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Strokes in Women
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|What Is An Ischemic Stroke?
There are two types of strokes (image): an ischemic stroke and a hemorrhagic stroke. Ischemic strokes account for 80 percent of all strokes, hemorrhagic strokes make up the remaining 20 percent. Most commonly an ischemic stroke occurs when a blood clot forms in an artery in the neck (carotid artery) and blocks blood supply to the brain. In other instances the clot might form in another part of the body such as the heart and travel to the brain (this is called an embolus, a sort of traveling clot). If the blood is blocked for more than a few minutes, the brain cells start to die and permanent damage results. If the clot is short lived and resolves on its own naturally within a few minutes, it causes temporary symptoms of stroke. This is known as a mini stroke or transient ischemic attack (TIA). While TIAs are not as serious, they are an indication that a major stroke is brewing. Ischemic and hemorrhagic strokes are the leading cause of disability in the United States and the third leading cause of death after heart disease and cancer.
What Is The Difference Between A Stroke And A Heart Attack?
Strokes and heart attacks are two different conditions. A stroke is a brain attack, meaning the brain is under attack and not the heart. During a stroke, blood supply to the brain is restricted leading to death of brain muscle tissue. Depending on the severity of the attack, brain function can be permanently lost resulting in loss of control over different parts of the body. It is not uncommon for arms or legs to no longer to function after a stroke. A heart attack (image) on the other hand only affects the function of the heart, and permanent damage leads to loss of heart function - such as an inability to pump as well as it used to causing shortness of breath and fatigue (see heart attacks in women).
What Causes An Ischemic Stroke?
Causes of Strokes: There are two main types of ischemic stroke: an embolic and thrombotic stroke.
An embolic stroke occurs when a blood clot forms in another location in the body (usually the heart) and travels through the veins (either as one lump or in smaller fragments) to the brain. This type of clot is called an embolus. Once it arrives in the brain it eventually stops when it reaches a blood vessel too small to let it pass. This suddenly obstructs blood flow to the brain, and causes a stroke. A type of heart arrhythmia called atrial fibrillation (an irregular heart beat) seems to make the likelihood of clots more likely. Other times, having a hole in the heart makes it possible for a blood clot from the leg to cross through the heart and into the brain.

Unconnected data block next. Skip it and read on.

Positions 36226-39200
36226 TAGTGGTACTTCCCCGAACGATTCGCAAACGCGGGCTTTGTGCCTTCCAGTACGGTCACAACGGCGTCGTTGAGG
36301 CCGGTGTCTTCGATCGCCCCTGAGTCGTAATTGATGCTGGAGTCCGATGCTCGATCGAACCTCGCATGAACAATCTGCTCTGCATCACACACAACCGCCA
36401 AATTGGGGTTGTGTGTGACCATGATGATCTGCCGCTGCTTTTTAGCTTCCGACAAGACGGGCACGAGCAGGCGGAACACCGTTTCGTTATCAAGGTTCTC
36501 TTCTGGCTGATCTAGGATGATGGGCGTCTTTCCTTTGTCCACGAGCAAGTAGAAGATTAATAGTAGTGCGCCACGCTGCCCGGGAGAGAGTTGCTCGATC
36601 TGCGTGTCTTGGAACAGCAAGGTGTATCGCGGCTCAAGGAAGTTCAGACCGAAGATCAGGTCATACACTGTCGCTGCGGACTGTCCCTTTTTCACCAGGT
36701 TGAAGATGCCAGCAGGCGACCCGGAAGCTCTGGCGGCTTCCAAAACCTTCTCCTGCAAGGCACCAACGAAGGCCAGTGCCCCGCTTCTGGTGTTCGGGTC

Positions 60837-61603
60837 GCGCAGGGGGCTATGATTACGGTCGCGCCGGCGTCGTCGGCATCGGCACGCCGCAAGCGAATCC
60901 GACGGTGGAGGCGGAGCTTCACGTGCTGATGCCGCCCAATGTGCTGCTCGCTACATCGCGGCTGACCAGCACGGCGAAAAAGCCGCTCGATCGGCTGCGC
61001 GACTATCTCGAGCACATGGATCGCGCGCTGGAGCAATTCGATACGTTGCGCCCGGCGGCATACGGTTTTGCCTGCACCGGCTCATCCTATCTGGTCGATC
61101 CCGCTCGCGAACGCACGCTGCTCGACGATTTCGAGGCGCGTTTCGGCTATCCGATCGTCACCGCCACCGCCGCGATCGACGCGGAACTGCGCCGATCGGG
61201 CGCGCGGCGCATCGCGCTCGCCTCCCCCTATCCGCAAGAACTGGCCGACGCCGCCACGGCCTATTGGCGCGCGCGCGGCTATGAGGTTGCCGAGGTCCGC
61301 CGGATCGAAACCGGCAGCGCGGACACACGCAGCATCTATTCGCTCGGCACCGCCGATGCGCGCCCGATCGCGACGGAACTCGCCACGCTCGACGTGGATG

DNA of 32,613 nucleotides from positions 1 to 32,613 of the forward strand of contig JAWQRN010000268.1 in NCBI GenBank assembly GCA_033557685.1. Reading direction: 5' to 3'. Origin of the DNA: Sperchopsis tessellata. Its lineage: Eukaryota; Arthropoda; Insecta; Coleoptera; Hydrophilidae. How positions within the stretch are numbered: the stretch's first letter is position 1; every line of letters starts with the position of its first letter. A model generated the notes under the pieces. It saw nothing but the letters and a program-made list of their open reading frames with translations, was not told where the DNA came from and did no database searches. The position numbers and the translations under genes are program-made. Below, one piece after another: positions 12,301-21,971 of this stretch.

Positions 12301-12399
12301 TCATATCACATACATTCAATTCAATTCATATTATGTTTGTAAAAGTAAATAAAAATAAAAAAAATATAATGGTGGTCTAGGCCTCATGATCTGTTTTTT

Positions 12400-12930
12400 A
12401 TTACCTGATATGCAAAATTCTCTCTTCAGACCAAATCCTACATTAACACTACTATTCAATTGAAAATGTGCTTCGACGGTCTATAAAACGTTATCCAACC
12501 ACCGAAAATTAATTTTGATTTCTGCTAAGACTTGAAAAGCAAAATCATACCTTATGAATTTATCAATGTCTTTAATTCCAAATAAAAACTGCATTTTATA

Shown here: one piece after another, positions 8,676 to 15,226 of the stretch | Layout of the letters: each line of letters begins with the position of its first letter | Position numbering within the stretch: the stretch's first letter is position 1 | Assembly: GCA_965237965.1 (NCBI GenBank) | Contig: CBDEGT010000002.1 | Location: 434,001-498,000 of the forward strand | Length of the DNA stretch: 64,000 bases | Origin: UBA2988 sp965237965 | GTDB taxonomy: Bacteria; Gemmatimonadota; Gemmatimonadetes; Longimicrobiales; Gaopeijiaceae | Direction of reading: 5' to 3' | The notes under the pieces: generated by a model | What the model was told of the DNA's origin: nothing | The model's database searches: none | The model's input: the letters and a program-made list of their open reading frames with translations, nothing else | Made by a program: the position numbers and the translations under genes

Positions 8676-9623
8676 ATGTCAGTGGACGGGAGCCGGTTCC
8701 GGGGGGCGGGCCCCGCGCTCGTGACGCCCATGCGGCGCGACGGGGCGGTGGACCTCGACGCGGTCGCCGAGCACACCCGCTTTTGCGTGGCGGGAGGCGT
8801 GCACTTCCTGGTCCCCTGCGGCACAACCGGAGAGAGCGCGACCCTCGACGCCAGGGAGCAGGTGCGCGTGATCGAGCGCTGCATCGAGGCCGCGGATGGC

About 50 to 60 percent of all strokes are thrombotic strokes. A thrombotic stroke is where a clot forms directly in one of the blood vessels supplying the brain - such as the neck carotid artery (or vertebrobasilar and cerebral arteries). It is usually caused by the buildup of fatty deposits called atherosclerosis (image) in the artery which narrows the space through which blood can flow. A blood clot can build around the areas of the vessel damaged by atherosclerotic plaques. Thrombotic stroke may start in a large blood vessel and patients usually have symptoms of coronary heart disease and heart disease risk factors. A thrombotic stroke can also occur deep within the smaller blood vessels of the brain, this is technically referred to as lacunar infarction. This type of stroke is linked to chronic (long-term) high blood pressure. A less common cause is migraine headaches. In particularly severe cases a migraine can cause the blood vessels in the head to spasm, long enough for blood clots to form.
What Are The Symptoms Of Ischemic Stroke?